Known as the Coral Island, Zlarin is a lush island near the mouth of the Krk river. The island is clad with pine and cypress forests, figs and olives. You can walk peacefully along the 20km of roads as cars are prohibited.
The red coral for which the island is famed is largely exhausted. However, there’s still a small factory and museum where you can see it being turned in to jewellery and learn about coral diving. There are also several coral shops.
Zlarin has been inhabited since Neolithic times. From the early middle ages to the 19th century the island was largely under the control of the bishops of Sibenik. It was a successful agricultural and seafaring centre. The decline of the coral industry and loss of the vineyards (hit by disease last century) has resulted in an exodus of the population. In winter, once the visitors have gone, the average age of the population is in the 60’s.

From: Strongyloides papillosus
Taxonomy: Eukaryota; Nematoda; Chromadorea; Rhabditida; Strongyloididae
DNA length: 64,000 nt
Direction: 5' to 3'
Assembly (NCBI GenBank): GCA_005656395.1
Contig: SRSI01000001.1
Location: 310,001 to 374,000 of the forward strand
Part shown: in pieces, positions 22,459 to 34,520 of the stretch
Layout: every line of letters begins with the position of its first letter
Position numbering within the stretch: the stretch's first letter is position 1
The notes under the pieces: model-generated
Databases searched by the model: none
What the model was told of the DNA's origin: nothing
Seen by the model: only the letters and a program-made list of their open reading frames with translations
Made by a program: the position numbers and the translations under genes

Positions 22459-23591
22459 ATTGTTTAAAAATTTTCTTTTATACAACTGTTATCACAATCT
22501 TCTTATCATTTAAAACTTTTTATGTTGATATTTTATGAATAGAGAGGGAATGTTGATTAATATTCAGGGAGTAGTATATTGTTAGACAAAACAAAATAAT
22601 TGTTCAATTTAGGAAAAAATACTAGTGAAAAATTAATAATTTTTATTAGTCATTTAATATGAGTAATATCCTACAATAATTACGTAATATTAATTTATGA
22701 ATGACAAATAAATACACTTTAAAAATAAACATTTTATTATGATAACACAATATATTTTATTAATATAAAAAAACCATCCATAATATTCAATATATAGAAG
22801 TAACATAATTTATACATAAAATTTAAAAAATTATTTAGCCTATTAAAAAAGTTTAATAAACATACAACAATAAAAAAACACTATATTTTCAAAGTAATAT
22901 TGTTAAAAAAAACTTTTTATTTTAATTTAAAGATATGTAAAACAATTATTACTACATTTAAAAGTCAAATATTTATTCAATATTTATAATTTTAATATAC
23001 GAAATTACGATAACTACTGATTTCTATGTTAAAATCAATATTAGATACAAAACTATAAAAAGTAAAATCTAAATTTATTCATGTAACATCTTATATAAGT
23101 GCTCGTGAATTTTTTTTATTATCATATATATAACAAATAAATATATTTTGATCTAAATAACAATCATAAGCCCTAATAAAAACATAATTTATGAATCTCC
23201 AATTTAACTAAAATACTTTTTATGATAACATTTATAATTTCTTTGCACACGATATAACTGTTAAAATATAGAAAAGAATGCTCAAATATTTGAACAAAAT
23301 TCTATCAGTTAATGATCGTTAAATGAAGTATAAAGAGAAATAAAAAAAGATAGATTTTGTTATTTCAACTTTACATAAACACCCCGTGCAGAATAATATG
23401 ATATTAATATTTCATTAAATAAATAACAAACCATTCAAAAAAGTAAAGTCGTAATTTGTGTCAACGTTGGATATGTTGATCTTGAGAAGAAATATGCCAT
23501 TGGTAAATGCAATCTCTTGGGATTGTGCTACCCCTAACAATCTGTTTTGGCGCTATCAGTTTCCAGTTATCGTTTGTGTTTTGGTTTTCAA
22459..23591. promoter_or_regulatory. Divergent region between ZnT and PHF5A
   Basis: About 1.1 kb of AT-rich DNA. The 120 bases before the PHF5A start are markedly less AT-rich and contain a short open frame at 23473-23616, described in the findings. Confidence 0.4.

Most of the inhabitants live around the port at the north end where you can moor your bareboat charter or flotilla yacht on the jetty. From here you can see the landmark clock tower, called the Leroj. In addition to the Coral Museum, there are several large churches you can visit. For those who fancy some exercise, the highest point of the island, Klepac Hill is less than a mile and a half’s walk. It offers some excellent views. Culture vukture may want to seek out the Museum of Vesna Parum, a well known Croatian poet who hailed from Zlarin.
Needless to say, you won’t go hungry. There are several restaurants and cafe’s, a grocers and general stores. Zlarin also has a post office and small medical centre. It even has it’s own website: www.tz-zlarin.com.
Useless fact: Zlarin was the birthplace of Ante Maglica who went on to produce the famous Maglite torches, used by American police (amongst others). It is perhaps a sign that tourism hasn’t truly hit Zlarin that as yet there is no Maglite Museum!